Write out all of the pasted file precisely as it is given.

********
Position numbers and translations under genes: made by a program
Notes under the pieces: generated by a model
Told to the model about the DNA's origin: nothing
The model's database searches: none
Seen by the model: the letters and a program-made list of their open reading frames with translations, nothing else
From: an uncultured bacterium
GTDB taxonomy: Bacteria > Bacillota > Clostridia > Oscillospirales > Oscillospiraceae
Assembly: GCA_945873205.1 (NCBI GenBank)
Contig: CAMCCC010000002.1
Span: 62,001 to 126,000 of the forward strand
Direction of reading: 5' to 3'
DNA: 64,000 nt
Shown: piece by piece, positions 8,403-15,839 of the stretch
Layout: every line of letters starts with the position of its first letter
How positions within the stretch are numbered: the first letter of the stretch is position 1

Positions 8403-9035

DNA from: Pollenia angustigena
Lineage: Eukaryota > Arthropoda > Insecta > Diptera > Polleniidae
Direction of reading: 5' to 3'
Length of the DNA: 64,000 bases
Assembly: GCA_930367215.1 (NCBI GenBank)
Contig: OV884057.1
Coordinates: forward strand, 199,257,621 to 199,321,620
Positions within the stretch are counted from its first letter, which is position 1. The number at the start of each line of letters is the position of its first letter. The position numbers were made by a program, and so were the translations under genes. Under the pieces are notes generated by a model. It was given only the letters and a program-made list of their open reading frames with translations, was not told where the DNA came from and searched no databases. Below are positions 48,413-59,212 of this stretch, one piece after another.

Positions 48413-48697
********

Position numbers and translations under genes: made by a program
Notes under the pieces: generated by a model
Told to the model about the DNA's origin: nothing
The model's database searches: none
Seen by the model: the letters and a program-made list of their open reading frames with translations, nothing else
From: an uncultured bacterium
GTDB taxonomy: Bacteria > Bacillota > Clostridia > Oscillospirales > Oscillospiraceae
Assembly: GCA_945873205.1 (NCBI GenBank)
Contig: CAMCCC010000002.1
Span: 62,001 to 126,000 of the forward strand
Direction of reading: 5' to 3'
DNA: 64,000 nt
Shown: piece by piece, positions 8,403-15,839 of the stretch
Layout: every line of letters starts with the position of its first letter
How positions within the stretch are numbered: the first letter of the stretch is position 1

Positions 8403-9035

DNA from: Pollenia angustigena
Lineage: Eukaryota > Arthropoda > Insecta > Diptera > Polleniidae
Direction of reading: 5' to 3'
Length of the DNA: 64,000 bases
Assembly: GCA_930367215.1 (NCBI GenBank)
Contig: OV884057.1
Coordinates: forward strand, 199,257,621 to 199,321,620
Positions within the stretch are counted from its first letter, which is position 1. The number at the start of each line of letters is the position of its first letter. The position numbers were made by a program, and so were the translations under genes. Under the pieces are notes generated by a model. It was given only the letters and a program-made list of their open reading frames with translations, was not told where the DNA came from and searched no databases. Below are positions 48,413-59,212 of this stretch, one piece after another.

Positions 48413-48697